It felt like I was in the Ladyland of Sultana's Dream. In Rokeya Sakhawat Hossain's famous feminist utopian story, women go about doing their daily work with much ease and face no risk of being harassed or abused by men because men are kept indoors. I felt a similar sense of security when for the first time in my life I got onboard a bus exclusively for women. The experience was rather surreal.

  • Bangladesh: From a take-off stage to actual take-off

    Budget implementation capacity of Bangladesh has been falling consistently for the last seven fiscal years, exposing poor capacity of government agencies, The Daily Star reported on June 4, 2018. Despite a sustained increase in GDP growth rate for over a decade, the implementing capacity has dropped from 97 percent in 2010-11 to a mere 78 percent in 2016-17, it further adds.

  • The 'shameless' victim of the 'shameful' offence

    The courts in the subcontinent including our Supreme Court had held in a number of decisions that in case of sexual offence there is no illegality in convicting the accused on the sole testimony of the victim. But in reality, the courts have hardly applied this rule in a rape prosecution, particularly in Bangladesh.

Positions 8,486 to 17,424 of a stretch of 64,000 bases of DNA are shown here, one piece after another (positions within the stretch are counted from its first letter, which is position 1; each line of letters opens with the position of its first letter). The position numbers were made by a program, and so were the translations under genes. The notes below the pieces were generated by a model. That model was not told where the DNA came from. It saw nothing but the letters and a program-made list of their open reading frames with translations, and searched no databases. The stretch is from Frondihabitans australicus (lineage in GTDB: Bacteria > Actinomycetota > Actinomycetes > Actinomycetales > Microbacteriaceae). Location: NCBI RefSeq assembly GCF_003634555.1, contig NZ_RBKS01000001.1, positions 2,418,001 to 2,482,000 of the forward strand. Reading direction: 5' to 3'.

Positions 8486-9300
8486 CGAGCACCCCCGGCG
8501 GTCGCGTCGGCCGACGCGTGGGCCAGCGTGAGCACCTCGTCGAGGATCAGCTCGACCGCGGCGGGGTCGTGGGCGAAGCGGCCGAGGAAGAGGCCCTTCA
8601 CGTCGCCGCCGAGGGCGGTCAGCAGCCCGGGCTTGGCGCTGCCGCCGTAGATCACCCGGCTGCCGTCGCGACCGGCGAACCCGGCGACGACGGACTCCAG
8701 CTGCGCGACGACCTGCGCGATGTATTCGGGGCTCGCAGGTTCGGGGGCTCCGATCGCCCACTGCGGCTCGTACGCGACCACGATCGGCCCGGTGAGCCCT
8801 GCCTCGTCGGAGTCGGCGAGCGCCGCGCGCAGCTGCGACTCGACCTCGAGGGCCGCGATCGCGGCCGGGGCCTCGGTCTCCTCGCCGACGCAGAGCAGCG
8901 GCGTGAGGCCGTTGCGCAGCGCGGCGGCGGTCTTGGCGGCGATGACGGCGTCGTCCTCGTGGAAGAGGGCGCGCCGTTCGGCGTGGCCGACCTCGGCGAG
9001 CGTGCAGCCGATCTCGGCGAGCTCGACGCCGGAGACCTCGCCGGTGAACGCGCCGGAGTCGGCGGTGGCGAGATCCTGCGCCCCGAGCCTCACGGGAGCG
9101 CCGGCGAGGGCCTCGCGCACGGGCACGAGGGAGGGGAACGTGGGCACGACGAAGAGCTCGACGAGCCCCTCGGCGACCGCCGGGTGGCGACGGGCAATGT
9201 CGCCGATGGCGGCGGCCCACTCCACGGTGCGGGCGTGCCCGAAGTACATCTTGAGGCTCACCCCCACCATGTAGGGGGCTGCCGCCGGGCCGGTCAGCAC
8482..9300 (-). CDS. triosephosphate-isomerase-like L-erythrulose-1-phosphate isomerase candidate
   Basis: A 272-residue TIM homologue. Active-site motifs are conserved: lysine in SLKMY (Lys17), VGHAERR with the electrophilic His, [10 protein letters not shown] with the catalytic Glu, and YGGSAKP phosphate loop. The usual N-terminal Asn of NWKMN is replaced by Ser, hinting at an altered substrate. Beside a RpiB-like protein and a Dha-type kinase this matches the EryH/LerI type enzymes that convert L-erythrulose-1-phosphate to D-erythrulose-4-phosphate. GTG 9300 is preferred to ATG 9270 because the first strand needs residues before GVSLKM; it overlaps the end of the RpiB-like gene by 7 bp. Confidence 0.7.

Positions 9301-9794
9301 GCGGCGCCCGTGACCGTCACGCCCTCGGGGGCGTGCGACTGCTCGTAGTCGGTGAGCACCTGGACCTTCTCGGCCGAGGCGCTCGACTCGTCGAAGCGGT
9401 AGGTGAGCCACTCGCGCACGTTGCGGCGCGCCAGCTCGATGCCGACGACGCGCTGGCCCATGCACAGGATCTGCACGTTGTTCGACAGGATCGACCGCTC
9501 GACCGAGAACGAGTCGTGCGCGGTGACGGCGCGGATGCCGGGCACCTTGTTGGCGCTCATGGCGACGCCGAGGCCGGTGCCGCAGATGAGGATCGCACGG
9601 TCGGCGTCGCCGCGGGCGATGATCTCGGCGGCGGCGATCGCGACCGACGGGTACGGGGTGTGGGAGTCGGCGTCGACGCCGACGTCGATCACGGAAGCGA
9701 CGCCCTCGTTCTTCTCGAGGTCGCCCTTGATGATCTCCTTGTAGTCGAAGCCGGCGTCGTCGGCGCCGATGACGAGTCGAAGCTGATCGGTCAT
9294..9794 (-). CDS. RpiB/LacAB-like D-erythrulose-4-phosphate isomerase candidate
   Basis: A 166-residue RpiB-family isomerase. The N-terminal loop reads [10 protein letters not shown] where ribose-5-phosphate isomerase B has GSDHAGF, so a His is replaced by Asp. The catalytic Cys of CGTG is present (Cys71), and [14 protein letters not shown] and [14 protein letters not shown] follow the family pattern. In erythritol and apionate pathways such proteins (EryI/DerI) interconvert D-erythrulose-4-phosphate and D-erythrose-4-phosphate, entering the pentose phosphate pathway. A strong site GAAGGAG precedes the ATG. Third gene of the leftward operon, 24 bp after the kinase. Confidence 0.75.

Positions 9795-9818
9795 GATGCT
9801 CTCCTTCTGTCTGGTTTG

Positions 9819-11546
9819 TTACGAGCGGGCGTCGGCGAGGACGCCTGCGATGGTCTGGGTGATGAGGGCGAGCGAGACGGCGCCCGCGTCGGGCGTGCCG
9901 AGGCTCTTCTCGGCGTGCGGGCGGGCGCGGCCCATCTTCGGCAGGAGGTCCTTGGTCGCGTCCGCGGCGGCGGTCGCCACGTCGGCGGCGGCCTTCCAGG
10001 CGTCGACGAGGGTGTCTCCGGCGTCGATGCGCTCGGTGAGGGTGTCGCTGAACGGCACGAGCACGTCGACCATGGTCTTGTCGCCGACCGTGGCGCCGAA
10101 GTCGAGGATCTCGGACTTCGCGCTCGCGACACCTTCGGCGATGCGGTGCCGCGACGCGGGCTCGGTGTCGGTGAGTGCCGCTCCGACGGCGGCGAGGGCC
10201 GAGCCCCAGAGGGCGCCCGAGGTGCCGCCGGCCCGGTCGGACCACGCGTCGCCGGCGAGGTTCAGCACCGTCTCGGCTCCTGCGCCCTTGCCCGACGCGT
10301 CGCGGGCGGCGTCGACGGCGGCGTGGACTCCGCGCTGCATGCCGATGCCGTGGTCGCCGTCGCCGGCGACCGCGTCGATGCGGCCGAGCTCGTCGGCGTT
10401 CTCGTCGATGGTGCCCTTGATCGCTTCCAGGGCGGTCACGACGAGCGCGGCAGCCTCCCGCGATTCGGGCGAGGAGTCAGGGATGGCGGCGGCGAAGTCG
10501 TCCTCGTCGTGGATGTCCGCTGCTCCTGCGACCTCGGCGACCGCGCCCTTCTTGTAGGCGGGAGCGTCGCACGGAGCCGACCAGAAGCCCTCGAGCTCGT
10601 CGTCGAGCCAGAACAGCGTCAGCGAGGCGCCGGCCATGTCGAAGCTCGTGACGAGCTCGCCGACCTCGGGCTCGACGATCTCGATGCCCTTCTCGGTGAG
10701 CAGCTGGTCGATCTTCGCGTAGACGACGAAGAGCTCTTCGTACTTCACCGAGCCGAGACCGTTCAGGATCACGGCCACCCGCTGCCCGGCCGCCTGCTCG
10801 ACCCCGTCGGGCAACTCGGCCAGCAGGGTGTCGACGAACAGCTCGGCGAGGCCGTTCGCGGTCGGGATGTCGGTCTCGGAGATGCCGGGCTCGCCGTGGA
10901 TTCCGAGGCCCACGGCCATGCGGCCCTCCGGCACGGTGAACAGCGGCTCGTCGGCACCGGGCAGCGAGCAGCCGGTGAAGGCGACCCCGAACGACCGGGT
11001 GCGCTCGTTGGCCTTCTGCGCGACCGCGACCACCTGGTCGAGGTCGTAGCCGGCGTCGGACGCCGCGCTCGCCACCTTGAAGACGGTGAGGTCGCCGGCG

• What messages has the budget conveyed?

    A budget is an accounting of incomes and expenditures for individuals or families. However, it is much more than that for a country. A national budget conveys clear messages for the future direction of the national economy. What messages has the budget placed recently by the finance minister in Parliament conveyed?

  • The perils of a city divided: What Medellín's transformation can teach us about fixing Dhaka

    "We want to get into power—why? What are the problems we are going to solve? What we want to attack is inequality, violence and corruption.”

  • The perils of a city divided: What Medellín's transformation can teach us about fixing Dhaka

    "We want to get into power—why? What are the problems we are going to solve? What we want to attack is inequality, violence and corruption.”

  • The perils of a city divided: What Medellín's transformation can teach us about fixing Dhaka

    "We want to get into power—why? What are the problems we are going to solve? What we want to attack is inequality, violence and corruption.”

  • Politics of “base” and its victims